NORMAN — The crimson, No. 3 jersey and the guy wearing it, running around Oklahoma's practice field and catching passes, look awfully familiar to Cale Gundy.
Gundy was a young boy in the mid-1980s, watching a quick and sure-handed, if maybe a little undersized, receiver named Derrick Shepard make plays for the Sooners.
Today, as OU's running backs coach, Gundy sees a lot of Derrick Shepard in Sooners true freshman Sterling Shepard.
“He looks just like his daddy running around,” Gundy said. “I can remember as a kid, watching his dad run around, and he looks just like his dad.”
His father is one of two former Sooners with whom Sterling Shepard has been compared by those around the program.
Shepard's on-field strengths have many thinking he could be the next Ryan Broyles, the recently departed all-time NCAA receptions leader and current Detroit Lion.
High praise, to be sure. Shepard could very well find himself occupying Broyles' slot position as a true freshman after impressive showings during summer workouts and fall practices.
Comparisons between Sterling Shepard and his father, though, carry with them a family legacy and memories of his hero, whose untimely death left him with a painful void.
Gundy was struck by just how much Sterling Shepard looks and plays like his dad in a No. 3 Sooners jersey; still, that doesn't mean there aren't some differences between the two Shepards, at least as freshmen.
Derrick Shepard arrived at Oklahoma in 1982 as a 159-pound walk-on quarterback before moving to wideout, earning a scholarship, winning a national championship and playing five NFL seasons.
Sterling Shepard, on the other hand, was a four-star recruit from Heritage Hall with lots of offers, and enters his freshman season weighing 188 pounds.
“The difference is, he's as big as his dad was as a senior in college,” Gundy said.
As a senior at Heritage Hall last season, Shepard made 73 catches for 1,243 yards and 17 touchdowns.
His 5-foot-10 frame, intelligence and hands made him exciting to many Sooner fans, who saw Shepard as a possible successor to Broyles.
Reports and rumors through the summer indicated Shepard was performing extremely well and on his way toward earning playing time and maybe even a starting role, especially in the aftermath three receivers' indefinite suspension in May.
But after Lacoltan Bester and Justin Brown each transferred in, from East Mississippi Community College and Penn State, respectively, Shepard finds himself in a much more crowded competition for catches and playing time.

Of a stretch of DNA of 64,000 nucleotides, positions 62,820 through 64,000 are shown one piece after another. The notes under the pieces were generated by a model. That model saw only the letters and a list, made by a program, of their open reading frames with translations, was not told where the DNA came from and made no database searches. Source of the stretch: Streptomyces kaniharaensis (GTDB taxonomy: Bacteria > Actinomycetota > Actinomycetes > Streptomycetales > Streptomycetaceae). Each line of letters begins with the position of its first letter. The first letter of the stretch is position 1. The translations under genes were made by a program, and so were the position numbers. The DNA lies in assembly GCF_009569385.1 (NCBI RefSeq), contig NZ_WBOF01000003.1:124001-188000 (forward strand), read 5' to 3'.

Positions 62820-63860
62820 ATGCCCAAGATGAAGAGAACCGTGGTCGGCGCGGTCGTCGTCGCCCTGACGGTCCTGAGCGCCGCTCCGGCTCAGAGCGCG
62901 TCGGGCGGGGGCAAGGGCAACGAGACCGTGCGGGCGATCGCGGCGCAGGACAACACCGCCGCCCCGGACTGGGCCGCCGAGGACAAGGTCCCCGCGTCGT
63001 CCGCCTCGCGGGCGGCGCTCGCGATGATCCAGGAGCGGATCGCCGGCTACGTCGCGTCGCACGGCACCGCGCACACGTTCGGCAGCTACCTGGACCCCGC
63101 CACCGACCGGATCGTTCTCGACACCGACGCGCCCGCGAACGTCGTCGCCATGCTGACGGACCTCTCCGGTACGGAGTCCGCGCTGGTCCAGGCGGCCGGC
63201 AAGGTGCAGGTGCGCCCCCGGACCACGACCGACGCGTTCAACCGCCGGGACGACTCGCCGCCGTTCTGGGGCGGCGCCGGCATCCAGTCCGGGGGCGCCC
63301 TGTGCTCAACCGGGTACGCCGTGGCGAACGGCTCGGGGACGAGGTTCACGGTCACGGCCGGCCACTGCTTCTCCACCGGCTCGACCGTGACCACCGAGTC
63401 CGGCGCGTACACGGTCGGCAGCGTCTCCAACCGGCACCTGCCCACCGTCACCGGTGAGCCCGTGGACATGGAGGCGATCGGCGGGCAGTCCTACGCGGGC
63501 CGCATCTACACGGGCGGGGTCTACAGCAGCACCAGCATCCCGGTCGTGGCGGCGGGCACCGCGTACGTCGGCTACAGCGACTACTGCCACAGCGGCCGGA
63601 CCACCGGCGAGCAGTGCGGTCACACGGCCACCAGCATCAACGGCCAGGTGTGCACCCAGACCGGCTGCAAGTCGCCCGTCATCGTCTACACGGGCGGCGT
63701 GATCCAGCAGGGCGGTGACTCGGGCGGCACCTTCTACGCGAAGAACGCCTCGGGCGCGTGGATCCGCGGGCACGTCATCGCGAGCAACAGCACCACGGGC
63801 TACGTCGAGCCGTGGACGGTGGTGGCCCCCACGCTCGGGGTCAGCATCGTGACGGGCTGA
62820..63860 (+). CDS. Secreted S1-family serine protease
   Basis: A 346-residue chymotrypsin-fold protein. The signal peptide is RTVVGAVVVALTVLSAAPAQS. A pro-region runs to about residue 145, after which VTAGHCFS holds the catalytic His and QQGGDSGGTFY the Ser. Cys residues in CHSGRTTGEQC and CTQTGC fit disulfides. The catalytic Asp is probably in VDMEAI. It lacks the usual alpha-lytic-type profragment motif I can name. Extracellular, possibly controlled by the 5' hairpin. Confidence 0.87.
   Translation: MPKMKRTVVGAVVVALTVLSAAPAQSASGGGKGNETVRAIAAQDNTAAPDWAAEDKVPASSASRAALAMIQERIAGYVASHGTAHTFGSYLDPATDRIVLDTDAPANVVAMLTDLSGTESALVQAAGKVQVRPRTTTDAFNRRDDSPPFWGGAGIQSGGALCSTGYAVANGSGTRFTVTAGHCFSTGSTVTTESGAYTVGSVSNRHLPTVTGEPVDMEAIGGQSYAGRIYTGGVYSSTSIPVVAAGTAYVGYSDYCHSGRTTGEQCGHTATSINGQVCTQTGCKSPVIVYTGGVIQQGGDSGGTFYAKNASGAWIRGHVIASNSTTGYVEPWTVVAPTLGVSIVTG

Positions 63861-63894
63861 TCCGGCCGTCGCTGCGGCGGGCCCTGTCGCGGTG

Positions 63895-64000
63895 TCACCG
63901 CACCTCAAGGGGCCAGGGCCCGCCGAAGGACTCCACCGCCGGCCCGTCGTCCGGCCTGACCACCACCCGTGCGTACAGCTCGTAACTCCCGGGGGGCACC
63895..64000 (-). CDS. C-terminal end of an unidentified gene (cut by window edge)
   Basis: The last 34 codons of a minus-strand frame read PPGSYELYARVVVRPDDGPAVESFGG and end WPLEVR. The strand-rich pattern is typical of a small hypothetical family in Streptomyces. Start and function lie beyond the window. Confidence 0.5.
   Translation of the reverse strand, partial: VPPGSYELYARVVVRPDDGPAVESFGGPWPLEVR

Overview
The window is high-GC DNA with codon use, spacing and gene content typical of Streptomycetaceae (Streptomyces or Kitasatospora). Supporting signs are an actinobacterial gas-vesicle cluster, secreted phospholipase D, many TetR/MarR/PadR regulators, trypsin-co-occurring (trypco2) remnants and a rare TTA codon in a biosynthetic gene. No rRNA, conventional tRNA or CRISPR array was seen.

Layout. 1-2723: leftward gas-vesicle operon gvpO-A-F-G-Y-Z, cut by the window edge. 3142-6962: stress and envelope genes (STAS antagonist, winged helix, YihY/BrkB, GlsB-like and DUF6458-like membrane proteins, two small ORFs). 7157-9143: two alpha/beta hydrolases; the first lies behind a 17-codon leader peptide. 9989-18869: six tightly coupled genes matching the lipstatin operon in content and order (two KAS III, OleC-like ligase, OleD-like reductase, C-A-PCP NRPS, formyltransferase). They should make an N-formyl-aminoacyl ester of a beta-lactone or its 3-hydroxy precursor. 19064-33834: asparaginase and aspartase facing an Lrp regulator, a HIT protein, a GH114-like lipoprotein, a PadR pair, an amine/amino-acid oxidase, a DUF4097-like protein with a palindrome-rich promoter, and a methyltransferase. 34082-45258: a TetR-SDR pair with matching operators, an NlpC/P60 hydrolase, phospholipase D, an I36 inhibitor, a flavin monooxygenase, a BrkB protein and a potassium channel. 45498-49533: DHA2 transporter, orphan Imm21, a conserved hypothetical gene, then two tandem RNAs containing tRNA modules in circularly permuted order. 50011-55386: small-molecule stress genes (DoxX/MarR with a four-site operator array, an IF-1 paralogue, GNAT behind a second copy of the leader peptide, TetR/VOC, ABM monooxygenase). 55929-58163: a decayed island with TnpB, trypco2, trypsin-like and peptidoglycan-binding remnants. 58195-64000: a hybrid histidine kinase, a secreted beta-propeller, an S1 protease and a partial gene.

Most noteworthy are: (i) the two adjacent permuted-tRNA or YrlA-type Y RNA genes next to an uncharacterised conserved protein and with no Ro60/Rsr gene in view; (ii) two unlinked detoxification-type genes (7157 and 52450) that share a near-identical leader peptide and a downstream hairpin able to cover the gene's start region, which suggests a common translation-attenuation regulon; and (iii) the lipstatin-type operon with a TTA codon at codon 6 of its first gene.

Shepard is one of four true freshmen wideouts in the Sooners' fall camp, along with Durron Neal, Derrick Woods and, of course, Trey Metoyer, who is all but guaranteed to start and quickly become one of quarterback Landry Jones' favorite targets.
Kenny Stills tried his hand in the slot last season after Broyles tore his ACL, but struggled to develop chemistry with Jones in the unfamiliar position. Word out of camp, though, is that Stills is again working in the slot, with some combination of Bester, Brown and Metoyer on the outside.
So where does that leave Shepard?
A redshirt seems unlikely; coaches and players alike continue to praise Shepard, who is expected to return kicks and see time at receiver — how much time remains to be seen — as a freshman.
“He's a pretty natural route runner,” Jones said. “He knows how to use his body and his hands to get open.”
Said offensive coordinator Josh Heupel: “He's not the biggest guy, but he plays strong. He understands leverage. He likes to lean on guys and use his body to create some separation. He uses his hands, as far as a young wide receiver coming off of the line of scrimmage, maybe as good as anybody I've been around.”
The same praise was once awarded to Derrick Shepard. His son, a 6-year old when Derrick Shepard died from a heart attack, continues to embrace his family's OU football legacy.
Sterling Shepard is the fourth member of his family to play football for the Sooners, joining his dad and two uncles, Woodie and Darrell.
That legacy is why Sterling Shepard picked Oklahoma over several other, impressive scholarship offers. It's why he grew up dreaming of a Sooner football career.
It's also why he chose to wear jersey No. 3, just like his father once did.
Said Shepard in February 2011, when he committed to OU, “This is where my heart is.”